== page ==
This is always bad. The second common cause of overfitting is typically noise in our data set. In either case instead of achieving a smooth curve, the black line in the illustration at our right, we end up with something that looks like the green line which tries to account for every datapoint. This kind of function that looks like a congressional districts after heavy gerrymandering is going to be much more susceptible to error when new unseen data points are run through our predictor. The issue is that our model has learned the training data too precisely, either there are too few points to balance out our function or the model has learned the noise in our training data. When we get new data points we’ve not seen, they are likely to not fit the model.

 

Solving for Overfitting

The question then is how do we fix a model that is performing poorly due to overfitting? If we’re lucky, we can play with the “learning parameters”. We might be able to stop or modify the learning process before it overfits or use cross validation methods (which might not be feasible if our problem is too few data points). However these often do not fix our problem. If that’s the case we use one of two common approaches: feature selection and regularization, which will be topics of our following blog posts. The objective of feature selection is to reduce the dimensionality of the model by removing features which are likely to be contributing to the overfitting. Removing dimensions then improves the power of the training data we do have. The idea behind regularization is to constrain the space of the functions we are learning to make them more “smooth” with the intuition being that a smooth function is less likely to overfit the data. In the previous diagram, the black curve is smooth and the green curve is not. We want “regular” functions and not “gerrymandering” (excuse the political analogy) and regularization as  a way to achieve this.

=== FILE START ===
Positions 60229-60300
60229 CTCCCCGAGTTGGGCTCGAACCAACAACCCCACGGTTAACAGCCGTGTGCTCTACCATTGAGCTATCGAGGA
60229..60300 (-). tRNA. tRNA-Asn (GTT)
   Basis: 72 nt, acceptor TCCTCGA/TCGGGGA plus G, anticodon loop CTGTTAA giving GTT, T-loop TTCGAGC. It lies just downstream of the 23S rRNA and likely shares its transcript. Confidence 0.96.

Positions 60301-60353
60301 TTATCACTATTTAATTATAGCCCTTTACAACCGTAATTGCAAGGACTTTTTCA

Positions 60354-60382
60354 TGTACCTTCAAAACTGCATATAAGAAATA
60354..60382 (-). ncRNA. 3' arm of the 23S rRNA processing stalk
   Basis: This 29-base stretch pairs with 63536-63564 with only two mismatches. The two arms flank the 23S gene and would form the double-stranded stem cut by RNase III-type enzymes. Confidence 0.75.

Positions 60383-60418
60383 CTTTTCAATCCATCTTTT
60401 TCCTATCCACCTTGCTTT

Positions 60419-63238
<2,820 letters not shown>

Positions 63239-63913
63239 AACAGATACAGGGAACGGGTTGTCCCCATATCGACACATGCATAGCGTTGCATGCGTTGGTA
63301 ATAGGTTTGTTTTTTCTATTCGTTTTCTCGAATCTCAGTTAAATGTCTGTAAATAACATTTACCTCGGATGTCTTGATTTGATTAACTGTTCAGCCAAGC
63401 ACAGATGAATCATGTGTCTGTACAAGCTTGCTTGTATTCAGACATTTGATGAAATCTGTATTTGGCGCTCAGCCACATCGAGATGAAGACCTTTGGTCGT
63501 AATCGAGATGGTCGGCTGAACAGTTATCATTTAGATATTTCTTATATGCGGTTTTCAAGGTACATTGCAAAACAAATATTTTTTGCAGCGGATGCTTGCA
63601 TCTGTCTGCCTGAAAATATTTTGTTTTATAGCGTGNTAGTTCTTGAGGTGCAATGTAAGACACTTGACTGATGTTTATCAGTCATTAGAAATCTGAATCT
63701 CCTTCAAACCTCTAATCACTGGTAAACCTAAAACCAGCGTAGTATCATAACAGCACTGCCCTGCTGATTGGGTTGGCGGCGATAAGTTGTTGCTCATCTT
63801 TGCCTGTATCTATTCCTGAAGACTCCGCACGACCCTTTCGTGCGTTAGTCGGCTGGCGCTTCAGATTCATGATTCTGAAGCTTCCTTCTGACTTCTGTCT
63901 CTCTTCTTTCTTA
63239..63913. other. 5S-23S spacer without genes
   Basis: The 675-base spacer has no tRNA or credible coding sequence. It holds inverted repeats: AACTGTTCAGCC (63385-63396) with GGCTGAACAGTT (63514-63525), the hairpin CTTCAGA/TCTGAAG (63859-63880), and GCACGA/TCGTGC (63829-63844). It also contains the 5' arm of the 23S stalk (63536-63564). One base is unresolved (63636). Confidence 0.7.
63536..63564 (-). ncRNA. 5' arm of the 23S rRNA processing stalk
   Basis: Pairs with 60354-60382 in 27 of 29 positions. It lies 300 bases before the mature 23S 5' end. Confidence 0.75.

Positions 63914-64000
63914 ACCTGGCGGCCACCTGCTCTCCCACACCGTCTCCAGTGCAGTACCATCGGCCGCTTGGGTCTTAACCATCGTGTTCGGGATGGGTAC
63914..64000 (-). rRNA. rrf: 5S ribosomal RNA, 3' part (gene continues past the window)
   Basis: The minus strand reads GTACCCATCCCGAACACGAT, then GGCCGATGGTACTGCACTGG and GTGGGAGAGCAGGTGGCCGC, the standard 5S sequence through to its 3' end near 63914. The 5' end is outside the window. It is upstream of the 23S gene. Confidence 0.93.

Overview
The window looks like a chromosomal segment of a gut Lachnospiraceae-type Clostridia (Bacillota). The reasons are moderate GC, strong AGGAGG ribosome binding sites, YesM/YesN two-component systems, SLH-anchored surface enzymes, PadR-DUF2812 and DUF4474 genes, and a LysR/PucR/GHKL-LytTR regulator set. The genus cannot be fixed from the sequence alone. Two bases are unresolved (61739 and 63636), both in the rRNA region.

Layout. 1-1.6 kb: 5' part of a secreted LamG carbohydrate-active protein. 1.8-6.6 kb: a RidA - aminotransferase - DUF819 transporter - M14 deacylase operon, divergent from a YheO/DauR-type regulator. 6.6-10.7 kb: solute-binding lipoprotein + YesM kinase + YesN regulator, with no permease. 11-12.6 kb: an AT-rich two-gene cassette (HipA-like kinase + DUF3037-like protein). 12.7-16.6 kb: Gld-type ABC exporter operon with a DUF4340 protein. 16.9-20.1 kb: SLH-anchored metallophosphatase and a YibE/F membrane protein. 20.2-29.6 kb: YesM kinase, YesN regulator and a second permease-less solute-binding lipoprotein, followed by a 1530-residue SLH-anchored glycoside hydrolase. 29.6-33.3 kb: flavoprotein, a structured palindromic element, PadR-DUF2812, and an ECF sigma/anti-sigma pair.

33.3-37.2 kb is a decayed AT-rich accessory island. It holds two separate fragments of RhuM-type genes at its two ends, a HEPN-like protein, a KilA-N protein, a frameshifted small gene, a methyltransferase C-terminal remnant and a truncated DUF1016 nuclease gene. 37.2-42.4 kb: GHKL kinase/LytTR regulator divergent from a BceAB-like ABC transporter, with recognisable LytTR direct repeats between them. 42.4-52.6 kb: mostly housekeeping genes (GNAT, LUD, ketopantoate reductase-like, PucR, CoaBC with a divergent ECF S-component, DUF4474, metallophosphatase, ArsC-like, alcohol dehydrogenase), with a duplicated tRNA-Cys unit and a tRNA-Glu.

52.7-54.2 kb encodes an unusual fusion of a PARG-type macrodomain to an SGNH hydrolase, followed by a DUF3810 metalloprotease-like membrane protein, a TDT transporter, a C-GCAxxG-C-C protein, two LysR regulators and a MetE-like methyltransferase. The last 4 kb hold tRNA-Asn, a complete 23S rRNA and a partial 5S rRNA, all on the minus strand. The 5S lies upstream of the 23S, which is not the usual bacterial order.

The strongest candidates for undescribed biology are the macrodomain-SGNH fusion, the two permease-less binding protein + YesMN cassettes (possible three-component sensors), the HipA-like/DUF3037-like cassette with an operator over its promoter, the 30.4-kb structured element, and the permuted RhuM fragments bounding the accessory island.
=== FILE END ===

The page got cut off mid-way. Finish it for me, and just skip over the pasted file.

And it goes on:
So, a closing point for this post. We’ve just discussed the problems inherent in fitting training data to a model and the special challenge of solving for overfitting. There’s a reason this is important to us at Apixio. In our business we deal with healthcare data and while one might assume that with the prevalence of health record systems these days that there’s plenty of data to go around, but this simply is not the case. Data in the healthcare milieu is actually quite hard to come by, it is very noisy and there are literally thousands of conditions and procedures many of which are rare so there are not large datasets to use for training. Peter Norvig at Google coined the phrase, “the unreasonable effectiveness of data” the point being if you have a lot of it, your job gets a lot easier. In healthcare we currently do not have this luxury so our models often do not generalize well in production. Our job is to find ways to overcome these issues. Our next post will focus more closely on using regularization to solve overfitting, namely by addressing too-small training sets and noisy data.